Another concern raised by a few of my colleagues is that businesses will leave the United States, set up shop outside our borders, and sell into the United States, presumably only because of a sales tax collection requirement. It is important to note that States currently enforce collection of State taxes against foreign businesses with no physical presence in the United States, and have a number of methods to compel collection by foreign sellers, including liens, levies, and seizure of assets. The Marketplace Fairness Act treats foreign corporations the same as it does domestic corporations. All online retailers that make over $1 million in remote sales, regardless of where the retailer is located, must collect and remit sales tax to States that require it.
I would say this. No one works on a bill such as this, works on it 12 years, as a popularity contest. You have to be doing what is right. I have listened to the people, talked to the people, and know this is something that is going to be necessary to keep Main Street in business so people will have the ability to go to the store and make a selection and try the goods, feel the goods, and know it is right and that retailer is not going to have to worry about the person using their iPhone to get the barcode and order it from somebody else because of a sales tax difference. That is what will keep Main Street viable and the downtowns making it look like there is a growing community.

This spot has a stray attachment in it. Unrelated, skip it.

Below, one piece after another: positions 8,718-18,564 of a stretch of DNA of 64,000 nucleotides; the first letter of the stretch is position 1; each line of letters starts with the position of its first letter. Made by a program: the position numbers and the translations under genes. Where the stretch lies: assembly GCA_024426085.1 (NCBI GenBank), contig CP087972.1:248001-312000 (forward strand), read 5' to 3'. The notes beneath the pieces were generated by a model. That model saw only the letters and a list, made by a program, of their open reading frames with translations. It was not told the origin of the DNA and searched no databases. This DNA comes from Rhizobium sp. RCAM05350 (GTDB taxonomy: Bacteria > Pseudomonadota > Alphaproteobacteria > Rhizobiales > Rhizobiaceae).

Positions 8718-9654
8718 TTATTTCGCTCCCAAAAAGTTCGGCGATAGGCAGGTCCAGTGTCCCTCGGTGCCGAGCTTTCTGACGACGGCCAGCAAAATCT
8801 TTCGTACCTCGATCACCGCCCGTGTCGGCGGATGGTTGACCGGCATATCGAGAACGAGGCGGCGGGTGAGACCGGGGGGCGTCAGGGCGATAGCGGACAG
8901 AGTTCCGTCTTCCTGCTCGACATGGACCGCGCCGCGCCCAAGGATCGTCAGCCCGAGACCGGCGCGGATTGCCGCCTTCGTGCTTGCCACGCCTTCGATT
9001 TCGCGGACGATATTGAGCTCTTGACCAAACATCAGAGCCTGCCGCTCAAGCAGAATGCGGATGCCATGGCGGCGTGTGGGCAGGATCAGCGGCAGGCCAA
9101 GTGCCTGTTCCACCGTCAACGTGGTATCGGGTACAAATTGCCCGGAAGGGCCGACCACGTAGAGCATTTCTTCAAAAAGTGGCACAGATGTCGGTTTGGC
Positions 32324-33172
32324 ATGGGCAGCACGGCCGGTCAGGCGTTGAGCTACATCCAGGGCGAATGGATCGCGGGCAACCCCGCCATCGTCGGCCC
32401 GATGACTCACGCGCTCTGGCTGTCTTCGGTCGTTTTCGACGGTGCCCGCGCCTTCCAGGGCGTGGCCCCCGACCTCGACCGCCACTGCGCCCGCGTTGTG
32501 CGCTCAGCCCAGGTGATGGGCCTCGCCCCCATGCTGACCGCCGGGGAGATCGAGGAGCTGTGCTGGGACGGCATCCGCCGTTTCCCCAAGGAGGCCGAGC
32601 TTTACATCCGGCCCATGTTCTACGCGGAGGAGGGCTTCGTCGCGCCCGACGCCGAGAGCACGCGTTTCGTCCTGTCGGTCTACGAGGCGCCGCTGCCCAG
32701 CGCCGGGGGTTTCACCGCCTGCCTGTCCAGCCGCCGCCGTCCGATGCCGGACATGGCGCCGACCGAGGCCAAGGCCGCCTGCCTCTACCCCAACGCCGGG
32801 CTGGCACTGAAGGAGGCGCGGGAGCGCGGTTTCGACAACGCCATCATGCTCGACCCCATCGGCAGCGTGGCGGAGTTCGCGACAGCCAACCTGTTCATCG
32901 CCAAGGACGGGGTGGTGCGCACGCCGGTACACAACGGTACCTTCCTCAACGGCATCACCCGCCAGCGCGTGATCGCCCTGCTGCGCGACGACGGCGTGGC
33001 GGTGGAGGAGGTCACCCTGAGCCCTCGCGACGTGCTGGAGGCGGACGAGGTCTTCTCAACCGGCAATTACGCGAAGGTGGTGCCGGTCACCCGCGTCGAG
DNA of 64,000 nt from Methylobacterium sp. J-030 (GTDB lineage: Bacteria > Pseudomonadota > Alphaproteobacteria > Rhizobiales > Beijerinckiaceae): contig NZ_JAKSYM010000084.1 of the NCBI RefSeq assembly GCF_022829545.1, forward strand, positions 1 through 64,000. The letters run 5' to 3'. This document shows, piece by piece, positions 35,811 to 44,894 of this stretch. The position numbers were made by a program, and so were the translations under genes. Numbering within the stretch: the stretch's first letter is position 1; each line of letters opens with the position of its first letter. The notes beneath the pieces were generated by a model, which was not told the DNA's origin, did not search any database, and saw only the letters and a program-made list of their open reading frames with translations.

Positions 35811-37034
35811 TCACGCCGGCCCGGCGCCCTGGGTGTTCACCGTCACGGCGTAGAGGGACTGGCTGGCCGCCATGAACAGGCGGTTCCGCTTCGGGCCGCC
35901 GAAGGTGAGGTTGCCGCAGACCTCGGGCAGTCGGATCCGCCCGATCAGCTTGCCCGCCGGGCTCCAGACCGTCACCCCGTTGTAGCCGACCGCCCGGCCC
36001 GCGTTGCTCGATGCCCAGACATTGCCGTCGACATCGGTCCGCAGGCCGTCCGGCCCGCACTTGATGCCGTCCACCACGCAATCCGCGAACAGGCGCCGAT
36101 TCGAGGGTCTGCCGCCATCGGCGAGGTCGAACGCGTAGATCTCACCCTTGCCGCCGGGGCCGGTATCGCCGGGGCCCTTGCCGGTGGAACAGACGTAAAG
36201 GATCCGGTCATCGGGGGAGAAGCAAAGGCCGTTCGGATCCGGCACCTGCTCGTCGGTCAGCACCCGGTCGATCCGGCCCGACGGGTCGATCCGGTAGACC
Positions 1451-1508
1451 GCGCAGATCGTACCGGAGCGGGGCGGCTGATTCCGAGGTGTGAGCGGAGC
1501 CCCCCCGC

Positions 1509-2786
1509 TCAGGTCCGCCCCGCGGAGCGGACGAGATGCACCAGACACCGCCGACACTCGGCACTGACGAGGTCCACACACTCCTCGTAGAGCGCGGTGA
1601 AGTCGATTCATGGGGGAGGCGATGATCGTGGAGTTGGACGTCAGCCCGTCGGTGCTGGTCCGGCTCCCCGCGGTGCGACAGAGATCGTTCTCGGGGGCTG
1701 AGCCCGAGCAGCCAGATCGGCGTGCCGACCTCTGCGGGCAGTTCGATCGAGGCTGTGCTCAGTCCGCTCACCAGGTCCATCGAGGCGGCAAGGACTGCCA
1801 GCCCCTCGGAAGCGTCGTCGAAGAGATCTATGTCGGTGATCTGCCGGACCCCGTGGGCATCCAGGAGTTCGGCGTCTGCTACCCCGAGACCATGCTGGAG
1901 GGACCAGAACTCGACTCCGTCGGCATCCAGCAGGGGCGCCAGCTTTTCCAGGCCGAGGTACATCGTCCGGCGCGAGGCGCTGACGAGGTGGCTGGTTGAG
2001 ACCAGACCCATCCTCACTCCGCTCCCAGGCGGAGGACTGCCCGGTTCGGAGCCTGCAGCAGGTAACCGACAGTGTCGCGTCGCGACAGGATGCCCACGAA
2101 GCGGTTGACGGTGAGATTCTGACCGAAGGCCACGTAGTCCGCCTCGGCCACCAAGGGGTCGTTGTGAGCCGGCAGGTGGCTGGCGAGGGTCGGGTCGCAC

In conclusion, I thank everyone associated with this bill for their hard work and efforts in getting us to this point. I thank Senators Alexander, Durbin, and Heitkamp for their unwavering support of this bill and moving it forward in the Senate. I thank all of the cosponsors of the bill. I very much appreciate their support. I thank all the businesses, the trade groups, the constituents who provided constructive feedback as we have attempted to address, as best we can, all the concerns that have been raised.